"Junk" DNA similar in mouse, rat and human genomes.
"Only a tiny fraction of [DNA] actually makes up what are conventionally thought of as genes little stretches of DNA that make protein," says David Haussler, director of the Center for Biomolecular Science and Engineering at the University of California at Santa Cruz. "Probably the fraction of the DNA that actually is genes in the traditional sense of making proteins is as little as 1.2 percent. The rest of the DNA is what people used to call "junk."
All DNA gets passed down from parent to offspring, a process that's been going on for billions of years. "About four to five hundred million years ago, the common ancestor of fish, birds and mammals was a creature that lived in the ocean," explains Haussler, "and that creature passed on DNA to its offspring and they passed on the DNA to their offspring, and through the millions of years different species have evolved from a common ancestor."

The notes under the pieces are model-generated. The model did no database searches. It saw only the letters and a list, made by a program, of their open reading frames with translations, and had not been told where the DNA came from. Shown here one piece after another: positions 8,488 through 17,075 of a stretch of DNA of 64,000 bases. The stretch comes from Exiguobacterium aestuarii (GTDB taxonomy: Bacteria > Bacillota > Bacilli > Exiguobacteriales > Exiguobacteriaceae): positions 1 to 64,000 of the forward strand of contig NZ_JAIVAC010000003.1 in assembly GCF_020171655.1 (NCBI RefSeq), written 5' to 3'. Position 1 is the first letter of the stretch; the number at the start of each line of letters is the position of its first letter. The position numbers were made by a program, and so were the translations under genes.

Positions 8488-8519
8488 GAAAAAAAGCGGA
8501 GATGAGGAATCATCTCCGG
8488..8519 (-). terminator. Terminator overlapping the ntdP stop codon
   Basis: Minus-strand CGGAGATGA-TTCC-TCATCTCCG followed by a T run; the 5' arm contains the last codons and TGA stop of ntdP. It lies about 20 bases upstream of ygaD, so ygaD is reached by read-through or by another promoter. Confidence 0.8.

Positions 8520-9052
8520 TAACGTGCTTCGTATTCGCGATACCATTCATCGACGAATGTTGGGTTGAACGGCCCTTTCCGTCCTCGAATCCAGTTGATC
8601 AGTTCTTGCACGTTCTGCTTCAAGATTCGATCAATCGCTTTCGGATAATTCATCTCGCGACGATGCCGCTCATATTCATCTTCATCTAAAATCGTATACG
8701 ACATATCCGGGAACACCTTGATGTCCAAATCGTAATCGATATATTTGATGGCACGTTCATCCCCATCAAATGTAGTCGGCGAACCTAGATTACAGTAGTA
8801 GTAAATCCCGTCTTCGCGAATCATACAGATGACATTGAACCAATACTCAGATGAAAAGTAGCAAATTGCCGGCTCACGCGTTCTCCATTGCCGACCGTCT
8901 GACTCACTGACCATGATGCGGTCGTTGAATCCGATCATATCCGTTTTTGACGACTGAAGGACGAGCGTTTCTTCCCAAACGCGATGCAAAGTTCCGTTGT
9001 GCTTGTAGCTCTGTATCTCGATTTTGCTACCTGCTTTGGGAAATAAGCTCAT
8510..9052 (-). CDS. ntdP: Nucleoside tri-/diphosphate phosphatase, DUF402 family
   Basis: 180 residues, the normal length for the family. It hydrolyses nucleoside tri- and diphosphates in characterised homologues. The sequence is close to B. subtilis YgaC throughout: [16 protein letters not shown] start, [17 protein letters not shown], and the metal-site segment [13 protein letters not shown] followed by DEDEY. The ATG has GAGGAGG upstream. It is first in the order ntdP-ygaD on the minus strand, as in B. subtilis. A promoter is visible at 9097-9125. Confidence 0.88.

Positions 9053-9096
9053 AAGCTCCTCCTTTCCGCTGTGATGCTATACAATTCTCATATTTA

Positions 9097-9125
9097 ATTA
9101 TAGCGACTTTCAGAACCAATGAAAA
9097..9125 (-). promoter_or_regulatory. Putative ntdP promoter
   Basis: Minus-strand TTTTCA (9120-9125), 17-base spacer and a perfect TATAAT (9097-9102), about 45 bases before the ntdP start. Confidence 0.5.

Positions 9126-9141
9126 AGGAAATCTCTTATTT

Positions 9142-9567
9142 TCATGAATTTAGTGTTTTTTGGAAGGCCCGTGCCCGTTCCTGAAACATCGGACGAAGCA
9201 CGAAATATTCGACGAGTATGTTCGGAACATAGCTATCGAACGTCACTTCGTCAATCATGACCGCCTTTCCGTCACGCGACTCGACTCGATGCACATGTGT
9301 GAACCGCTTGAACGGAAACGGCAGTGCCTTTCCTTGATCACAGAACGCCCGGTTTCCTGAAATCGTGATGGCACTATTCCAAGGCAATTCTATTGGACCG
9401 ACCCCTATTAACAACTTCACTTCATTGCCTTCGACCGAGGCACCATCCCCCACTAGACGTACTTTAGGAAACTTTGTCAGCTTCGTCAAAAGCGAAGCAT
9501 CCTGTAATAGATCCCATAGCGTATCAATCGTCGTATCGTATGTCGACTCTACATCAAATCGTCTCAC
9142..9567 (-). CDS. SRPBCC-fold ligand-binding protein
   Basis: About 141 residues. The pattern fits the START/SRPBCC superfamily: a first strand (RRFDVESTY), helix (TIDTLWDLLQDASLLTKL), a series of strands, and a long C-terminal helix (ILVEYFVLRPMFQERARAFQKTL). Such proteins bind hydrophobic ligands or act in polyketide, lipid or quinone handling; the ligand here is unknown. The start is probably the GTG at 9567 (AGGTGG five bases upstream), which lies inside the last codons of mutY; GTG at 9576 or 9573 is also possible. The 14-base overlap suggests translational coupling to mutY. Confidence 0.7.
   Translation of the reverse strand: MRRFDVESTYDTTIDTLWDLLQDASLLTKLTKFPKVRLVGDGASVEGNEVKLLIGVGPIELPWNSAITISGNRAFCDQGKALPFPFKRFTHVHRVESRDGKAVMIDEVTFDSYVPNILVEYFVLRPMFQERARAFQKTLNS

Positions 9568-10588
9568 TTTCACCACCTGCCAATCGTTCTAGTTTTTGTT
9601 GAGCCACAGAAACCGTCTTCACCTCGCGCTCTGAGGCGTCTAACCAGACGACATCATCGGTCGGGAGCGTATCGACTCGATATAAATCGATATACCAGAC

When Haussler and his colleague Gill Bejerano used computers to compare the human genome with the mouse and the rat genomes, they assumed that because humans, mice, and rats look so different, there would be differences in the genome. They did see the expected differences in the shared genes from the common ancestor, but they were surprised to find long stretches of shared "junk" DNA that were exactly the same in humans and rodents.<hl> "There were about five hundred stretches of DNA in the human genome that hadn't changed at all in the millions and millions of years that separated the human from the mouse and the rat</hl>," says Haussler. "I about fell off my chair. It's very unusual to have such an amount of conservation continually over such a long stretch of DNA."
This research appeared in the <http://www.sciencemag.org/cgi/content/abstract/sci;317/5840/915?maxtoshow=&HITS=10&hits=10&RESULTFORMAT=&author1=Haussler&andorexacttitle=or&titleabstract=Junk+DNA&andorexacttitleabs=or&andorexactfulltext=or&searchid=1&FIRSTINDEX=0&sortspec=relevance&fdate=7/1/2003&tdate=4/30/2009&resourcetype=HWCIT,HWELTRAugust, 2007 online version of Science </a> and was funded by the National Human Genome Research Institute, the National Cancer Institute, the National Institutes of Health, and the Howard Hughes Medical Institute.